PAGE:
Monday, 25 September, 2017

G20 ministers drop anti-protectionist, climate pledges

Edmund Wade | 19 March, 2017, 00:55

Merkel said globalization and free trade could be fairer but both had worked for Germany.

Finance ministers from the world's biggest economies on Saturday dropped an anti-protectionist pledge and a vow on action against climate change, after Washington refused to sign up to the commitment.

Host German Finance Minister Wolfgang Schaeuble however struck a conciliatory tone, noting that in the United States the matters of finance and trade were divided in two portfolios.

Europe, China and Brazil want the G-20 to preserve current language calling for a rejection of protectionism "in all its forms".

US President Donald Trump, who campaigned on an "America First" platform, has already pulled his country out of the proposed Trans-Pacific Partnership agreement with Japan and other countries.

The AP reports that Wolfgang Schaeuble, Germany's finance minister, suggested there had been tension during the two-day meeting.

Where the U.S. has threatened foreign manufacturers with steep import taxes, France "rejects all unilateral protectionist measures", Sapin added.

The separate issue of climate change has also become a sticking point, participants said, noting that the U.S. delegation is reticent to sign up to previous pledges to help fund mitigation programmes.

The G20 has in the past pledged support to the existing multilateral trade system, including the World Trade Organisation (WTO).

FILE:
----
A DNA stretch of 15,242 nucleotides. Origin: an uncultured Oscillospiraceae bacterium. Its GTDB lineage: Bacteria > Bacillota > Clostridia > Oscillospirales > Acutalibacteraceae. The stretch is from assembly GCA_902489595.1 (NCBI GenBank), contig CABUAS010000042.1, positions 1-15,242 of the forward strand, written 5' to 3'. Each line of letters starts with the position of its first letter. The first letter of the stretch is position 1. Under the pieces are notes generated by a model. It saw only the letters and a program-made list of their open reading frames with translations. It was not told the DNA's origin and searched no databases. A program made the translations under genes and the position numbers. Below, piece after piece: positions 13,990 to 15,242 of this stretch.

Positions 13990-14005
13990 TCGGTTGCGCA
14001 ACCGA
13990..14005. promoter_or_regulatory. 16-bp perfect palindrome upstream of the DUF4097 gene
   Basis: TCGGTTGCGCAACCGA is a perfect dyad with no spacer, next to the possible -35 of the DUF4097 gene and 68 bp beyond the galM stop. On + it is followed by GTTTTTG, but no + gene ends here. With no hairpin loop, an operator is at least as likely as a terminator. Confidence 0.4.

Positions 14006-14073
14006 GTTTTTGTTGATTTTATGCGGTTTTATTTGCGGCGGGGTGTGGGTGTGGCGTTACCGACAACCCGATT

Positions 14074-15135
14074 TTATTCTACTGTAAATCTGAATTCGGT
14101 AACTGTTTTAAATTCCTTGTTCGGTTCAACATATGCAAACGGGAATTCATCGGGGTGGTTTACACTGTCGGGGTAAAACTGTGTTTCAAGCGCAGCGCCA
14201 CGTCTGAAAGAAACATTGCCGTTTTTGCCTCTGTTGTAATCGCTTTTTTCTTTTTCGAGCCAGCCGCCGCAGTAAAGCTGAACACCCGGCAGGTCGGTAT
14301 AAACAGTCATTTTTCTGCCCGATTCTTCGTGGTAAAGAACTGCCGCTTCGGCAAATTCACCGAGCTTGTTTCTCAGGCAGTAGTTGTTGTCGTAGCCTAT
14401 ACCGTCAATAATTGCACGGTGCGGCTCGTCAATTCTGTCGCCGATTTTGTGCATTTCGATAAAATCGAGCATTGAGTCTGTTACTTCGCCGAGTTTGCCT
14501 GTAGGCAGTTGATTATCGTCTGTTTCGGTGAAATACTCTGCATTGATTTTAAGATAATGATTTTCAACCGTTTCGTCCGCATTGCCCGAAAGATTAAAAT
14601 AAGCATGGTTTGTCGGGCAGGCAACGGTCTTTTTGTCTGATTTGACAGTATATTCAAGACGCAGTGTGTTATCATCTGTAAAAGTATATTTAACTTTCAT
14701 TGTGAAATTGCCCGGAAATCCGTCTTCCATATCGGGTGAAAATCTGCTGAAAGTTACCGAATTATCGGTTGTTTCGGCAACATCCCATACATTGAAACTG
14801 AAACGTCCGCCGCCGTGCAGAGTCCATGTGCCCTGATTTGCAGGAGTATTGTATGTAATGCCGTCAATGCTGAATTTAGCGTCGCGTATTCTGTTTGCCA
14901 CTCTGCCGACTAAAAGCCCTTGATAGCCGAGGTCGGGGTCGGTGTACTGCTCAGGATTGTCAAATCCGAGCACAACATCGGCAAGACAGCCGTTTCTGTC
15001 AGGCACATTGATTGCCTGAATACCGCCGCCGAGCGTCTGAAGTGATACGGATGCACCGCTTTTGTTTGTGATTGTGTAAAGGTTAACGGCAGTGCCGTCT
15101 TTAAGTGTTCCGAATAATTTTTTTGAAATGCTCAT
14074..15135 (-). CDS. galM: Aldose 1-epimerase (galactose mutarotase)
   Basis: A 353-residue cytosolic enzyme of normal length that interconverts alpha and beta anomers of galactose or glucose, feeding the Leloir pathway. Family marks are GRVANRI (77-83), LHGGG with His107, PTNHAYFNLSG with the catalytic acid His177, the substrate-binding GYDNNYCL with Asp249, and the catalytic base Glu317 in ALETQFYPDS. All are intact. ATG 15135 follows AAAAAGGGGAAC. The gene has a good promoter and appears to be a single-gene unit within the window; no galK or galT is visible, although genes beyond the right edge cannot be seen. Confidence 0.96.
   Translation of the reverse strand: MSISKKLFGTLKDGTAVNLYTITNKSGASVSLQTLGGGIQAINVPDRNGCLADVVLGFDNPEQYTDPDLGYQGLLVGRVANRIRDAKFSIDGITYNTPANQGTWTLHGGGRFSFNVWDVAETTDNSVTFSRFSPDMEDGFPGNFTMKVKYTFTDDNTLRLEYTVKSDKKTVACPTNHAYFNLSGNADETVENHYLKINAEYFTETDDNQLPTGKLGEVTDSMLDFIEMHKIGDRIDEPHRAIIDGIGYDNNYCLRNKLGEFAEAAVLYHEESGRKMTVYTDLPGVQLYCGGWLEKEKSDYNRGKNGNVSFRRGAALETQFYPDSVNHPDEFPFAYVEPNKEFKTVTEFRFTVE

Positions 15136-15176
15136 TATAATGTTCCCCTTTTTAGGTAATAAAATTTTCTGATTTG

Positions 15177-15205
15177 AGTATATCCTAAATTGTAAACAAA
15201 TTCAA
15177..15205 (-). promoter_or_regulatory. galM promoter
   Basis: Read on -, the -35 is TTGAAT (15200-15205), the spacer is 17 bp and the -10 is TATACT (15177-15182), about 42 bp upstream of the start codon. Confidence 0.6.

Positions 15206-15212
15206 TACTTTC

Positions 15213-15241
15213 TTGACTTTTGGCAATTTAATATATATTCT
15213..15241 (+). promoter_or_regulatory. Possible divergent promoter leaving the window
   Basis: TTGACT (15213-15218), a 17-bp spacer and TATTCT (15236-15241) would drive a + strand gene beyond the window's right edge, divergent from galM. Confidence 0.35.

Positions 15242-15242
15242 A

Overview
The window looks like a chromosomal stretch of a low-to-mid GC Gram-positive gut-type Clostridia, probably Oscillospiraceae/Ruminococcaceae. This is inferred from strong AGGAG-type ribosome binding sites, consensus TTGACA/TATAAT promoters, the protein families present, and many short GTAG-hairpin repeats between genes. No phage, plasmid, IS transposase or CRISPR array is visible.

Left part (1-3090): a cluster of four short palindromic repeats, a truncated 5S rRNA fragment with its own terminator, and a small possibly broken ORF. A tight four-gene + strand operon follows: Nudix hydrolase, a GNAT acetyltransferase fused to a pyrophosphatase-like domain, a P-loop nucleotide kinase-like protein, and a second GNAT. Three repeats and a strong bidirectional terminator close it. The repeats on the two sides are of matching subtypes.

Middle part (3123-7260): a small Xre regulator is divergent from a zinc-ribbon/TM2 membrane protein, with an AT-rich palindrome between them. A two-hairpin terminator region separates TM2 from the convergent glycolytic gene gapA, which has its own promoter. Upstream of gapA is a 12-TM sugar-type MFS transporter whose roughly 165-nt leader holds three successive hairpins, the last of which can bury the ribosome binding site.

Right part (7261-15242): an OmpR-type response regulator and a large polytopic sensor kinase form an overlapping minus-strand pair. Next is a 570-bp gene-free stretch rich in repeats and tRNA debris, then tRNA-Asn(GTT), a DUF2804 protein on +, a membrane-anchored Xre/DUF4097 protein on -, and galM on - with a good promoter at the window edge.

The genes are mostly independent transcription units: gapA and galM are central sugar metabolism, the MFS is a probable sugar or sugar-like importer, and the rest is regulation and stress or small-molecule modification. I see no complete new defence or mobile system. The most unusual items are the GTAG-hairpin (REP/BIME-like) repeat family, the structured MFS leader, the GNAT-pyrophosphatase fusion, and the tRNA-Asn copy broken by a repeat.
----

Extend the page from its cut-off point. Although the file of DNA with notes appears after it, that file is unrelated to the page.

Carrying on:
The ministers and central bank chiefs of the G20 countries ended talks in the German town of Baden Baden on Saturday, making only a token reference for the need to strengthen the contribution of trade to the economy.

Chinese President Xi Jinping and Merkel also took the unusual step of stressing their commitment to free trade ahead of the G20 meeting.

In two days of meetings in Baden-Baden, delegates split under the pressure of the new USA rhetoric on the balance of global trade, with most favoring a multilateral, rules-based system as now embodied in the World Trade Organization. Before the group meeting, the two talked for about 35 minutes in the first face-to-face between finance ministers of Japan and the USA since the inception of the new administration in Washington. Ahead of the summit, International Monetary Fund head Christine Lagarde said that it was clear that highly educated workers benefit more from globalization and called for the G-20 to focus on "greater efforts to equip lower-skilled workers with the tools they need to seek and find better-paying jobs".

The outcome of the first face-to-face talks between Aso and Mnuchin could be a relief to Japanese officials concerned about the US piling pressure on Japan over currency policy.

Trump has suggested global warming was a "hoax" concocted by China to hurt US industry and vowed to scrap the Paris climate accord aimed at curbing greenhouse gas emissions.

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